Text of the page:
Decisions of the board of appeal of Boston granting zoning variances for an extension of a nonconforming use in a local business district, and for the erection of a warehouse-garage structure in an apartment district were invalid on their face for lack of findings of "special circumstances or conditions" as required by Section 7-3 of the Boston zoning code. [479-480]
Granting of permission by the board of appeal of Boston for extension of a nonconforming use was invalid for lack of reference to the maximum value restriction contained in Section 9-1 of the Boston zoning code. [480-481]
BILL IN EQUITY filed in the Superior Court on March 29, 1971.
The suit was heard by Connolly, J.
John Burrell & Martha Williams, trustees, pro se.
Walter H. McLaughlin, Jr., for Kasanof's Baking Company, Inc.
GOODMAN, J. This is a bill in equity under the Boston zoning enabling act, St. 1956, c. 665, to annual two decisions of the board of appeal for the city of Boston (board) both issued on the same day, October 20, 1970. In one, the board voted "to grant the requested variance and permission for extension of non-conforming use," permitting the construction of six silos for the storage of flour in connection with the operation of a bakery then owned by Kasanof's Baking Company, Inc. (Kasanof's). [Note 1] The silos would front
on Blue Hill Avenue and extend along the existing building wall of the bakery. This locus is in a district zoned for local business; the bakery is a non-conforming use. The second decision granted a variance for the erection of a "warehouse-garage structure" on that part of the bakery property on Edgewood Street. This is in a district zoned for apartments in which a warehouse is forbidden. The Superior Court sustained the decisions of the board and the plaintiffs, abutting owners, appealed. The trial judge made "Findings, Rulings and Order For Decree"; the evidence is reported.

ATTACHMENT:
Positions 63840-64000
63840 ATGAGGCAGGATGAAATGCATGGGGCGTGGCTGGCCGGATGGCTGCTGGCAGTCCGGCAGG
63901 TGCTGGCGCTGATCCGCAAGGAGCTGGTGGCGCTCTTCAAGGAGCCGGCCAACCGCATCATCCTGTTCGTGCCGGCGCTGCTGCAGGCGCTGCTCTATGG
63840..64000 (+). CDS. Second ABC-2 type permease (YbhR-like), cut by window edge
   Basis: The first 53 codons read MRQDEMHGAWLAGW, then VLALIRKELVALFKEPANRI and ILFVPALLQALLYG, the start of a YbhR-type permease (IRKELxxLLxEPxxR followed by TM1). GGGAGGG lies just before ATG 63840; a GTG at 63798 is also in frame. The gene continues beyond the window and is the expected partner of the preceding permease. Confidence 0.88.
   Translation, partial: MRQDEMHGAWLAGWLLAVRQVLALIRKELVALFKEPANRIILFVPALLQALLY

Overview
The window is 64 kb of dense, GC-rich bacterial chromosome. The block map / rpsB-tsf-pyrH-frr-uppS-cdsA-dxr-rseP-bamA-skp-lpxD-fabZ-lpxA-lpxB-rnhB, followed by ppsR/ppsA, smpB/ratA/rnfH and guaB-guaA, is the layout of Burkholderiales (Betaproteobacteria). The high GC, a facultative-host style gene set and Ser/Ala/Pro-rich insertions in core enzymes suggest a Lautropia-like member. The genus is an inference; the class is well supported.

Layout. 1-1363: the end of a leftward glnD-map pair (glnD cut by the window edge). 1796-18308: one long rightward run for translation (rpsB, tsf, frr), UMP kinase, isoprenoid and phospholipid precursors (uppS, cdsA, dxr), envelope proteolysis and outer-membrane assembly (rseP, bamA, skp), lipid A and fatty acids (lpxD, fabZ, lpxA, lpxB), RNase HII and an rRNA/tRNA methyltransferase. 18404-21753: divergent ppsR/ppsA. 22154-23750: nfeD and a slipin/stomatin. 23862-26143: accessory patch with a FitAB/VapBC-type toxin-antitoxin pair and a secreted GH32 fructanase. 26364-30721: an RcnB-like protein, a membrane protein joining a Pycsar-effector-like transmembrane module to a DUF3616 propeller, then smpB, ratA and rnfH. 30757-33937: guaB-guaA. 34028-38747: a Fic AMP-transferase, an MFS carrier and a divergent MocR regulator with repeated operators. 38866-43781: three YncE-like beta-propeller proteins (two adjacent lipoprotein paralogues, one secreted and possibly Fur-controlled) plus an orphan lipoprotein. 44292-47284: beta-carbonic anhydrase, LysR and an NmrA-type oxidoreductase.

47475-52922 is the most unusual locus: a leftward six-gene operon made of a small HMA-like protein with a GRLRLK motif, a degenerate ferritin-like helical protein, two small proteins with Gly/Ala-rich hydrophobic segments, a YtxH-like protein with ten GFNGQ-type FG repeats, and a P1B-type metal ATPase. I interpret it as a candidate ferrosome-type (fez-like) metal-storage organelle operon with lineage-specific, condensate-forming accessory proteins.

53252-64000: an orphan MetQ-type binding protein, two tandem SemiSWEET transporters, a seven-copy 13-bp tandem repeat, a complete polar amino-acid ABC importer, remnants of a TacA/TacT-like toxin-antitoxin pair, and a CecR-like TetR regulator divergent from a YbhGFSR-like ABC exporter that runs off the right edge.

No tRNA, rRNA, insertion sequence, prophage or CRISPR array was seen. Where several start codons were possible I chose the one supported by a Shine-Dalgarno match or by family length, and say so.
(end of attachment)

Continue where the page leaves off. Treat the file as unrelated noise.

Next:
We first examine each decision of the board to see whether it is valid on its face as a grant of a variance. Neither decision contains, as required by Section 7-3 of the Boston Zoning Code (code), findings "[t]hat there are special circumstances or conditions, fully described . . . applying to the land or structure for which the variance is sought . . . which circumstances or conditions are peculiar to such land or structure but not the neighborhood, and that said circumstances or conditions . . . would deprive the appellant of the reasonable use of such land or structure . . .." Both decisions are therefore invalid. See Barnhart v. Board of Appeals of Scituate, 343 Mass. 455 , 457 (1962); Zinck v. Zoning Bd. of Appeals of Framingham, 345 Mass. 394 , 395 (1963); Hunt v. Board of Appeals of Whitman, 352 Mass. 782 (1967); Planning Bd. of Springfield v. Board of Appeals of Springfield, 355 Mass. 460 , 462 (1969); Wolfson v. Sun Oil Co. 357 Mass. 87 , 90-91 (1970); McNeely v. Board of Appeal of Boston, 358 Mass. 94 , 103 (1970); Josephs v. Board of Appeals of Brookline, 362 Mass. 290 , 292 (1972). See also Allen v. Board of Appeals of Fall River, 351 Mass. 714 (1967); Morin v. Board of Appeals of Leominster, 352 Mass. 620 (1967). Nor did the trial judge make findings (and the record does not permit findings) of such "special circumstances or conditions." Thus the decisions of the board cannot stand, and we do not
deal with the adequacy of the findings of the board or of the trial judge as to the other conditions for a variance.